12 August 2014
Janet Brennan Inglis describes how the chance sighting of a 'castle for sale' sign led to the huge project of renovating 16th-century Barholm Castle. ...
In summer 1997 the Brennan family were travelling along the A75 on our way home from holiday in Portpatrick, when we saw the sign ‘Castle for sale’. Intrigued, we doubled back and followed the steep and narrow winding road uphill to Barholm Castle – and immediately fell deeply in love with the grey ruined tower that we saw in front of us.
To cut a very long story very short, after two years of negotiation over the purchase, we bought it (very cheaply) and after four years of discussions with Historic Scotland we received permission to restore this scheduled monument and grade-A listed building into a domestic dwelling, along with a generous assistance grant. Rebuilding work began in July 2003.
By the end of 2005 building work was more or less complete and the castle just about furnished enough to allow friends and neighbours to be invited round for a New Year drink. We were working abroad in Holland at that time and it took another six months to get the house finished internally and fully equipped to let out for self-catering accommodation to help pay for the upkeep.
We furnished it to allow guests to ‘live like a laird’ with four-poster beds and antique furniture, and the ceiling of the great hall painted in sixteenth century style. It proved extremely popular – which was just as well, as we needed to recoup the huge cost of the renovations somehow.
A history of Barholm Castle
Barholm Castle was a stronghold of the Barholm branch of the McCulloch family from the sixteenth century until the middle of the eighteenth century, when the family abandoned it and moved to Barholm House, their newly built Adam mansion near Creetown.
That fine country mansion was demolished, like so many others, in the 1960s, and the family line died out at about the same time. Barholm Castle, which had become unfashionable and inconvenient, fell into long-term ruination after about 1760.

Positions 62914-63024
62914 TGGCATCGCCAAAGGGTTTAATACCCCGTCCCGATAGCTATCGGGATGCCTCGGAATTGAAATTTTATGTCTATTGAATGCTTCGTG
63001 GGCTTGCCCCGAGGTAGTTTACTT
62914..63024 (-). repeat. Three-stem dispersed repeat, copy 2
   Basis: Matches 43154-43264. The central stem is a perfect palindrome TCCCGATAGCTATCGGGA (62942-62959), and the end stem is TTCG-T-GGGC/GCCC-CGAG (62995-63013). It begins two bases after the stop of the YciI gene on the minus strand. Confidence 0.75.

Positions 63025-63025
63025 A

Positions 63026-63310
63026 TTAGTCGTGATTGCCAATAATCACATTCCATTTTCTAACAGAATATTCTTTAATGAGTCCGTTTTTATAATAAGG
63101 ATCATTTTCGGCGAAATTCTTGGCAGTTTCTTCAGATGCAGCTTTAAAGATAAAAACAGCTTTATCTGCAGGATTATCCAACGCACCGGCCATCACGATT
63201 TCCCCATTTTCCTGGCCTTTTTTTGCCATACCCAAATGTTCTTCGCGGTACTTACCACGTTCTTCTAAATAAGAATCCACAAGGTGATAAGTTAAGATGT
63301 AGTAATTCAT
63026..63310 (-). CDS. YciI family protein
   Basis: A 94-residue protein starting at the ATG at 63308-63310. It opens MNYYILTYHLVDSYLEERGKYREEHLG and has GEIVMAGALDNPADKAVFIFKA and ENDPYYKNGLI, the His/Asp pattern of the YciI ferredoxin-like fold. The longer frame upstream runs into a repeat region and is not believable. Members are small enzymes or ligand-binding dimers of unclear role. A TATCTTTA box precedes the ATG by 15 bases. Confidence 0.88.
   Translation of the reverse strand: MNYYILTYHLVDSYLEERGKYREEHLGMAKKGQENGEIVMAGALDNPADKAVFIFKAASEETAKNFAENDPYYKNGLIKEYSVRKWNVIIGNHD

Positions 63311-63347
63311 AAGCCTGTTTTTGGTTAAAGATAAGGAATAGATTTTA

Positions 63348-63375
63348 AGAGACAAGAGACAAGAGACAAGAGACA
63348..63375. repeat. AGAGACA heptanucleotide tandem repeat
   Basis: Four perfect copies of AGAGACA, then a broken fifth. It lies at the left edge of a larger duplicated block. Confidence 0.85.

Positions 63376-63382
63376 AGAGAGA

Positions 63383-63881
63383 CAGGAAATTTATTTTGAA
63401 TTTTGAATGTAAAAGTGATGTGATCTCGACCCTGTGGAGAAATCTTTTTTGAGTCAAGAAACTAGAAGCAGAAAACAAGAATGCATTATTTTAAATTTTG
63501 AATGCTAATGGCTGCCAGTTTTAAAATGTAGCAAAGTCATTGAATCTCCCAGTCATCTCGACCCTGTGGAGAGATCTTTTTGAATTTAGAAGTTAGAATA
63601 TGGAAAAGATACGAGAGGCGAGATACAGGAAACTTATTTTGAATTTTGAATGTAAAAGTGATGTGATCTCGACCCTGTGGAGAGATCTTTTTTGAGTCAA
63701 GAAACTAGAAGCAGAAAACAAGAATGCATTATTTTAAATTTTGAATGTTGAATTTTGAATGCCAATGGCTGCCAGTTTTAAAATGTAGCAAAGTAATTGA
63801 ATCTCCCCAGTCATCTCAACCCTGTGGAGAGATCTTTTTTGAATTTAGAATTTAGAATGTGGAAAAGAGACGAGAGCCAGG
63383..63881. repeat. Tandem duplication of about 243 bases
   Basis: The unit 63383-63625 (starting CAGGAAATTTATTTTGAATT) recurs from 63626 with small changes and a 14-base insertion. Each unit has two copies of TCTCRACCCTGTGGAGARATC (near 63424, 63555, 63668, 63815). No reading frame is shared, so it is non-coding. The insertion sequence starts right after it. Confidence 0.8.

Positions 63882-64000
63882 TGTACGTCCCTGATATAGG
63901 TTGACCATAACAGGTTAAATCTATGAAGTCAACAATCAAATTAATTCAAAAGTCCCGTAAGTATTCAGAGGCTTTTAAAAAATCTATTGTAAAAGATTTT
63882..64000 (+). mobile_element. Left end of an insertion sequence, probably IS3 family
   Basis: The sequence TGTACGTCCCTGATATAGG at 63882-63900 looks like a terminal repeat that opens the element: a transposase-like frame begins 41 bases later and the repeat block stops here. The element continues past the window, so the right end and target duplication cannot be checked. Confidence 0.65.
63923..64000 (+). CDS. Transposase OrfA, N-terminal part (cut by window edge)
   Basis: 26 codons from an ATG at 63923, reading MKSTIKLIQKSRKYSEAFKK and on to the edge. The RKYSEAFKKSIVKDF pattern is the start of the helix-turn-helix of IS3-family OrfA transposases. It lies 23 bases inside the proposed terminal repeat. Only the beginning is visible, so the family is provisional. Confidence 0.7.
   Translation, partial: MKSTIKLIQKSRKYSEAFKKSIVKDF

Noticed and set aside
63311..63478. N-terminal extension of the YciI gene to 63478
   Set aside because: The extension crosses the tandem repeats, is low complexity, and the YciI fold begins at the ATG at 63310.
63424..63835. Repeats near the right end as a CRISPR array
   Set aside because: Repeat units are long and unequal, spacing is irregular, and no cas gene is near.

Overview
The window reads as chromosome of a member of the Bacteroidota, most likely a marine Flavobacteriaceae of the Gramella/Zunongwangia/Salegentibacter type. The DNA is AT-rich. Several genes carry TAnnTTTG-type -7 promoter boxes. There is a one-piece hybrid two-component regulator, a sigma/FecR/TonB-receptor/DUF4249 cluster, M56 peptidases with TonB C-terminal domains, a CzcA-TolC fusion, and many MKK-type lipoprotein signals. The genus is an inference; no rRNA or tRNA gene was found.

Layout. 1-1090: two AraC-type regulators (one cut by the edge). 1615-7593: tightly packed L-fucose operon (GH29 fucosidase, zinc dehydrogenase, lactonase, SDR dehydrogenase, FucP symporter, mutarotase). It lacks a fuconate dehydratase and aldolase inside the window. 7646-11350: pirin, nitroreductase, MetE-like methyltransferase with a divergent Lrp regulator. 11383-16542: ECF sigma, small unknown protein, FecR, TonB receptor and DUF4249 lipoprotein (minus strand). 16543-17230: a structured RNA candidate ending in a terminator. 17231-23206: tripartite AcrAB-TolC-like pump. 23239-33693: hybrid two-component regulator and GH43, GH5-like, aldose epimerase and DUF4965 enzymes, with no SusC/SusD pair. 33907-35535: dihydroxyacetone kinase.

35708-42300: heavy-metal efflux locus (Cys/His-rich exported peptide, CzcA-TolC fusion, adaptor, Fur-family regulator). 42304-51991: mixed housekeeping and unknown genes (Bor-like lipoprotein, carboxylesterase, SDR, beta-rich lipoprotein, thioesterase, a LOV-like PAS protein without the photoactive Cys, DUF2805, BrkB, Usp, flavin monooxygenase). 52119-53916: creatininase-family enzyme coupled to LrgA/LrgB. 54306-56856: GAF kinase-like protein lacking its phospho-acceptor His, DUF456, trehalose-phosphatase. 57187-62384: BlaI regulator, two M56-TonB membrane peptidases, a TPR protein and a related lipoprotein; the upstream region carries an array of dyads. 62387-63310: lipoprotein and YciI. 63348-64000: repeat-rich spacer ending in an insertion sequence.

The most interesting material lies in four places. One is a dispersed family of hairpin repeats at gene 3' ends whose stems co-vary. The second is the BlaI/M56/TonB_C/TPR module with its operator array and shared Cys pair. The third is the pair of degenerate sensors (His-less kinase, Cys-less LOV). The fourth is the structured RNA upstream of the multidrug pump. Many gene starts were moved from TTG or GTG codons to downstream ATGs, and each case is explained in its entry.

The roofless ruin that we purchased consisted of little more than four walls and a stone spiral staircase, and after over 200 years of unoccupied neglect, was in a very poor state of repair.
A huge zig-zag crack down the west side was ‘stitched’ with stainless steel ties to stabilise it, the long-gone wooden floors were reinstated and a roof was put on, allowing for modern building activities such as fitting interior walls, electricity, plumbing and central heating.
Rebuilding stone by stone
During the restoration work one of the worst moments came when the architect phoned me in Holland and asked, ‘Are you sitting down, Janet?’ I braced myself for bad news, to be told that all four storeys of the south wall would have to be dismantled to the ground and completely rebuilt, stone by stone, as the wall was bellying outwards.
This was probably because a seventeenth century laird had expanded the Great Hall fireplace and chimney, as an advertisement of his status, and the wall finally could not support the weight any more.
In the end though, the restoration of Barholm was complete, the exterior of the building covered with limewashed harling, which is as it would have been before it was abandoned.
The fireplace in the Great Hall is splendid now and nothing is nicer than a roaring log fire in the winter months.
In 2011, we retired and moved into Barholm Castle, and it is an enormous privilege to live there. Having carried out research into Scottish castle restoration during the previous five years for a PhD degree, I decided to write a book about all the people we had met who had undertaken similar projects and to try to answer some of the questions which had arisen during my research: What is a castle? What does restoration mean? Who are the people who rescue these buildings? What are the politics behind the restoration movement?
The result is my book, Scotland’s Castles: Rescued, Rebuilt and Reoccupied, published by The History Press in July 2014.
Scotland's Castles: Rescued, Rebuilt and Reoccupied by Janet Brennan Inglis is published by The History Press at £14.99 and is also available as an ebook. Scotland’s Castles is an illustrated celebration and account of the renaissance of Scottish castles that has taken place since 1950.
(Images copyright Janet Brennan Inglis; line drawing copyright Andrew Briggs)